The Anatomy of Grey’s Anatomy

25 Jul

Doctors? Female doctors? A female main character who is a doctor?

Yes, yes, yes.

It is rare for an advertisement of an ensemble cast to feature more women than men, especially in a show about doctors (the fields of medicine are still abundantly male-centric).

But the figures of Grey’s Anatomy are generally of the female anatomy, where their bodies are tools for medicine instead of just tools for men.

Grey’s Anatomy is a female-driven drama that allows its characters to make mistakes, attain success, be sexual,  be emotional, and just generally be.

There are male characters (who do make up the majority of head positions), but they are usually first introduced in relation to the female characters (Derek to Meredith is an obvious one from the pilot).

This is somewhat of a subversion of the typical tv dynamic. Usually it is female characters that first are wives, mothers, and love interests  before they are characters in their own right (see: Robin Scherbatsky). Here, instead, complex women dominate the screen with their triumphs and failures alongside some men.

The premise is freaking female friendly.

So I’m distressed to find an article (written in 2007, so at least it’s outdated) that asks is Grey’s Anatomy bad for women? I was taken aback, but wondered if the article would touch upon some of the problematic natures of the relationships, or for the love of Grey’s, bring up the gaping problem of George O’Malley.

Instead the writer, as they astutely put it, finds Meredith “whiny, spineless and selfish,” and that not even Cristina and Bailey, two characters regarded as cold, respected, and powerful (cough, typically masculine, cough), can “make up for Meredith’s mushiness.”


This, ladies and gentlemen, is faux feminism. And it is bullshit.

The worst part? The above quotes were in response to an article published in The New York Times that said Grey’s Anatomy is bad for women because these tv career types have “devolved into basket case[s].”

Women are constantly policed for how we look, act, and generally appear. What these articles propose is that seeing women that are not perfect on tv is somehow demeaning to women, instead of empowering.

It is okay to be a doctor. It is okay to be a mess. It is okay to be a doctor and a mess. It is okay to be a “basket case.” It is imperfect, it means that these characters have complexity,  and it means that women are allowed to be whiny, spineless, and selfish. It means that isn’t all we have to be either.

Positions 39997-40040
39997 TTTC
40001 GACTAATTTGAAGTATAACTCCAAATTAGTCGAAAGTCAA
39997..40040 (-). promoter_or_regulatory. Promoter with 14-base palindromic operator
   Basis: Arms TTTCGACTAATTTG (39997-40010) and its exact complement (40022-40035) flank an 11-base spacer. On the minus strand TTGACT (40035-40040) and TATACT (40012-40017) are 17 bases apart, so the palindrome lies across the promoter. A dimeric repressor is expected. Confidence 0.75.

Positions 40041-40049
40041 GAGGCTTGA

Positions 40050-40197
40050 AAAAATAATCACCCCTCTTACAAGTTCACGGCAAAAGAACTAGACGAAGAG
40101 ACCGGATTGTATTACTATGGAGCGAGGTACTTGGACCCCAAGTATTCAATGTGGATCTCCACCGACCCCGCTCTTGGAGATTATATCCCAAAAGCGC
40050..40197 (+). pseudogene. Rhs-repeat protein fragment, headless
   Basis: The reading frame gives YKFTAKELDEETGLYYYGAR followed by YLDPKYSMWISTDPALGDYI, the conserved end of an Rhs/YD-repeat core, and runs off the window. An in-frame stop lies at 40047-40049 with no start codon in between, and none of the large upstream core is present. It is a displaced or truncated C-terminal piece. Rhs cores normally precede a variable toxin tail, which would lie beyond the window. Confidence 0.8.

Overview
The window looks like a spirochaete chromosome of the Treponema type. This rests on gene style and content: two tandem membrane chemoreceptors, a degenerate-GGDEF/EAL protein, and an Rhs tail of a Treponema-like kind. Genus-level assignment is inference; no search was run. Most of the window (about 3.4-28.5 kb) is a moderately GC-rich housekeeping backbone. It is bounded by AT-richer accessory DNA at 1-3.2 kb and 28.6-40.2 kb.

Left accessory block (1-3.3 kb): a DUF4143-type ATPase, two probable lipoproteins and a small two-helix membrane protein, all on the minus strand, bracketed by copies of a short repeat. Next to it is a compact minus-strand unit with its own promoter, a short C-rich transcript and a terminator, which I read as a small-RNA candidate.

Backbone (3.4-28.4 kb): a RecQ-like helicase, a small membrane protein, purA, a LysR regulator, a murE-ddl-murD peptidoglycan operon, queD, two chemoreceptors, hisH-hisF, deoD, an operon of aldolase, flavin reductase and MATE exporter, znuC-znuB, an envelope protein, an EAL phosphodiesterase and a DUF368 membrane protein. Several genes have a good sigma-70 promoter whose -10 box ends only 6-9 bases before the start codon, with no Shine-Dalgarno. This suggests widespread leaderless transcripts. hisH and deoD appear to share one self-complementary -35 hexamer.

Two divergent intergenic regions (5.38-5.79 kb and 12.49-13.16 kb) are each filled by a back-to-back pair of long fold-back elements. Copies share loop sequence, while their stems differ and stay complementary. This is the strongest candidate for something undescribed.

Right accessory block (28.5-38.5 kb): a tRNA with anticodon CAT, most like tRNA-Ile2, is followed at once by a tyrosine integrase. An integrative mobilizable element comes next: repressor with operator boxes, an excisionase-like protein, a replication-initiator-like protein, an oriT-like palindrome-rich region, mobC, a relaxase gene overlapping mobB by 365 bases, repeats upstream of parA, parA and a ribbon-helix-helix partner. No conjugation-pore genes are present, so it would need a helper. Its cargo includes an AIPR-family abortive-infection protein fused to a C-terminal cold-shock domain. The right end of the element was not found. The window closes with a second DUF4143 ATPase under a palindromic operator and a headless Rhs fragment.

Even if there are those who refuse to see it, this is the takeaway message from Grey’s Anatomy — women can be more.

Women are more.

More than what media expects us to be, what the audience expects us to be, and what both are comfortable with women generally being. We are complex, human beings, and Grey’s Anatomy not only recognizes this, but shows us.

This is especially highlighted through the relationships between the (differing) women. A big part of the show is the relationships (romantic and otherwise) between characters, especially in the friendship between the main character, Meredith Grey, and Cristina Yang.

My best friend once told me that I was her person, a direct reference to Meredith and Cristina’s relationship that goes beyond friendship to a kind of kindred sisterhood. They are even called “The Twisted Sisters” by their male counterparts.

The show explores sisterhood in this way — because going through the internship process to become surgeons is a maturing experience. They all have a lot of growing up left to do, something Meredith and Cristina face together. They support each other’s careers, dramas, and baggage. They support each other through one’s choice to abort, in miscarriages, adoption, and birth.

These moments are typically a part of the significant others’ role, which Meredith and Cristina take on when they are able to. Not everyone has a significant other they can rely on, and even when they do, not everyone’s significant person is a romantic partner.

Often times women find partners in sisters and female friends. We bond. We fight. We love. This is often overshadowed by bromances and male relationships.